Directive 1999/2/EC (OJ L 66, p16, 13/03/99) of 22 February 1999 on the approximation of the laws of the Member States concerning foods and food ingredients treated with ionising radiation
Directive 1999/3/EC (OJ L 66, p24, 13/03/99) of 22 February 1999 on the establishment of a Community list of foods and food ingredients treated with ionising radiation
Commission Decision 2002/840/EC (OJ L 287, p40, 25/10/2002) of 23 October 2002 adopting the list of approved facilities in third countries for the irradiation of foods
- Commission Decision 2004/691/EC (OJ L 314, p14, 13/10/2004) of 7 October 2004
- Commission Decision 2007/802/EC (OJ L 323, p40, 08/12/2007 ) of 4 December 2007
- Commission Decision 2010/172/EU (OJ L 75, p. 33–34, 23.3.2010) of 22 March 2010
- Commission Implementing Decision 2012/277/EU (OJ L 134, p. 29–30, 24.5.2012) of 21 May 2012
- Radiological Protection Act, 1991 (No. 9 of 1991)
- Radiological Protection Amendment Act, 2002 (No. 3 of 2002)
- European Communities (Foodstuffs Treated with Ionising Radiation) Regulations, 2000 (S.I. No. 297 of 2000)
S.I. No. 297 of 2000 gives effect to Council Directive 1999/2/EC and 1999/3/EC and sets out the rules for the irradiation of foodstuffs in Ireland.
The S.I. defines irradiated foods as foodstuffs which have been treated with a certain type of radiant energy known as ionising radiation. It applies to the manufacture, marketing and importation of foods and food ingredients treated with ionising radiation.
The rules do not apply to foodstuffs exposed to ionising radiation generated by measuring or inspection devices within certain specified limits, or to foodstuffs which are prepared for patients requiring sterile diets under medical supervision.
Foods can only be irradiated where there is a reasonable technological need such as to prevent the germination of some vegetables and benefit to the consumer and with a permitted purpose such as reducing the incidence of disease. It cannot be used as a substitute for good hygienic or agricultural practices. Approved sources of ionising radiation must be used within the maximum limits. The words irradiated or treated with ionising radiation must appear on the label or packaging.
Foodstuffs may only be irradiated in :
- approved irradiation facilities in the Member States
- or in irradiation facilities in third countries which have been approved by the Community
An EU-wide list of products authorised for irradiation within the EU currently only authorises dried aromatic herbs, spices and vegetable seasonings with a maximum permitted dose of 10 kiloGray (kGy). Permitted sources of ionising radiation are set down gamma rays, X-rays and electrons of certain characteristics. National Authorisations for other foodstuffs exist in seven Member States (BE, CZ, FR, IT, NL, PL and UK) allowing the irradiation of certain foods and can be maintained until the completed EU-wide list of products authorised for irradiation enters into force. The other Member States may still restrict or ban these irradiated foodstuffs because they are not on the EU list. Foods under consideration for inclusion on the EU list include, chicken meat, egg white, gum arabic, frog legs and peeled shrimps.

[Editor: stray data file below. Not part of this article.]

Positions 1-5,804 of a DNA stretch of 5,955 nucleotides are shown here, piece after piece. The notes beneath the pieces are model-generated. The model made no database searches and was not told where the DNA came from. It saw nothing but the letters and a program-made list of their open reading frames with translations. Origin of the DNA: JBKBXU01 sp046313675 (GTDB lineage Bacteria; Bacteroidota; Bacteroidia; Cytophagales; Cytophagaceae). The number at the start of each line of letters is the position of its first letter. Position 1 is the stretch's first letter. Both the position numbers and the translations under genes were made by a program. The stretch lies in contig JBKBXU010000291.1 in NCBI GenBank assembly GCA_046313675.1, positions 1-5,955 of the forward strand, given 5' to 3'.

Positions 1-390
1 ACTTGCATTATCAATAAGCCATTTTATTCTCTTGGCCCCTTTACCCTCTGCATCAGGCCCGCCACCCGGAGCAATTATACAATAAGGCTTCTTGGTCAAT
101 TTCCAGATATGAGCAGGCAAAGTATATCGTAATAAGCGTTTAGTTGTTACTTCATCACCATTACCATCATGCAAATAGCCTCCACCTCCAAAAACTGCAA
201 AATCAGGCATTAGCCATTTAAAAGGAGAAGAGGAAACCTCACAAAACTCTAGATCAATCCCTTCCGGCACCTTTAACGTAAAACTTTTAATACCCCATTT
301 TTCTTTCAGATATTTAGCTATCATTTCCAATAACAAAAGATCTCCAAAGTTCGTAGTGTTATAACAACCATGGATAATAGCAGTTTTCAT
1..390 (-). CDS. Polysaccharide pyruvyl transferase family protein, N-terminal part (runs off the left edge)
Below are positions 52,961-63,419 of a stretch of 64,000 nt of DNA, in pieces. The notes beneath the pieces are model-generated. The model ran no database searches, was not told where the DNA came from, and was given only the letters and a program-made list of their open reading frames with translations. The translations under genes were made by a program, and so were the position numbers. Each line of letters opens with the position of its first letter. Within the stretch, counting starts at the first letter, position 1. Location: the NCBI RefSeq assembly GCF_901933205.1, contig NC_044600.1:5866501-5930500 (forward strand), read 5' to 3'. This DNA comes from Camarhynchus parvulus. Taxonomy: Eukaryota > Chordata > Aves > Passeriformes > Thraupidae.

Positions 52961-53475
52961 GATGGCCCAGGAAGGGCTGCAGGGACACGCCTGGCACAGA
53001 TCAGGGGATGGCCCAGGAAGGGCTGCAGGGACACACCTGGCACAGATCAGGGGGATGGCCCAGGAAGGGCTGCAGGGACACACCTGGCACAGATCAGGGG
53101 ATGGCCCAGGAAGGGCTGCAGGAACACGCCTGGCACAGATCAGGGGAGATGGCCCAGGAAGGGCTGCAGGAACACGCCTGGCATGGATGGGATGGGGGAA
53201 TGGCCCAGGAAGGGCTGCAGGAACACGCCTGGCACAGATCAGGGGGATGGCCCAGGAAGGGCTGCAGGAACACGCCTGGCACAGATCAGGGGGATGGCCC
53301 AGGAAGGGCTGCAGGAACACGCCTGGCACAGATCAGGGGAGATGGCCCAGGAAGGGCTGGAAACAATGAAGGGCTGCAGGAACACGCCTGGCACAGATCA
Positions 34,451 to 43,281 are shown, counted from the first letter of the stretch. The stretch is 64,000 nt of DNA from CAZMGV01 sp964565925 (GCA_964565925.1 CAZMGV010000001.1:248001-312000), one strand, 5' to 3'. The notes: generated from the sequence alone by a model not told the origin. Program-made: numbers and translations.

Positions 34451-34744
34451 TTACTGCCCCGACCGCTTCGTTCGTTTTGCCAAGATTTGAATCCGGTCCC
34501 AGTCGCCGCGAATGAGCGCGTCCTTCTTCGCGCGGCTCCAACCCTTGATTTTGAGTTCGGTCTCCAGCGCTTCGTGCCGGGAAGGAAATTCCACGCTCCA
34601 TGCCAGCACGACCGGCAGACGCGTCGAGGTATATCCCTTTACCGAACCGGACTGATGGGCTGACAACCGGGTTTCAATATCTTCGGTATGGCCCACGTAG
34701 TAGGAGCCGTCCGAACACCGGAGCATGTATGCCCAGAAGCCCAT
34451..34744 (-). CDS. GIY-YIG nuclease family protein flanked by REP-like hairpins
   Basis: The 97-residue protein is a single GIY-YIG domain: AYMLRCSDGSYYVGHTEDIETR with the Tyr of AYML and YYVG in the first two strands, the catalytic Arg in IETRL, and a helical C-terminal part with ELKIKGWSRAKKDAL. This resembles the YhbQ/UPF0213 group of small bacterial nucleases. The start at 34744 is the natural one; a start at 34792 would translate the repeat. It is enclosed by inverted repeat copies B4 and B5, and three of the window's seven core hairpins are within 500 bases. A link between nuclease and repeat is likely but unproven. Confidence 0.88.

In Ireland, the competent authorities are:
- Food Unit, Department of Health for policy matters
- Radiological Protection Institute of Ireland (RPII) and the Environmental Protection Agency (EPA) for irradiation facilities
- Food Safety Authority of Ireland (FSAI) for irradiated food.
Two Public Analyst Laboratories (Cork and Galway) have been identified as 'designated' laboratories for the purpose of food analysis in accordance with these Regulations.
Irradiation facilities used for food irradiation in Ireland must be licensed by the RPII for a licence which is known as a 'food irradiation licence'. The conditions of the licence are mainly concerned with the safety aspects of using a source of radiation and to ensure that the facility is capable of administering the appropriate dosage to the specified food.
In addition to the licence granted by the RPII, a person who proposes to irradiate food must apply to the FSAI for a permit. The 'permit' enables a person to irradiate food at the specified irradiation facility. Conditions for granting the permit will include compliance of the facility with general food hygiene requirements and compliance with the dosage limits for the foodstuffs. Permits and licences are generally valid for a period of three years, with provision for revocation where necessary.
The European Commission publishes a report on food irradiation each year. Further information on food irradiation is available on the European Commission website.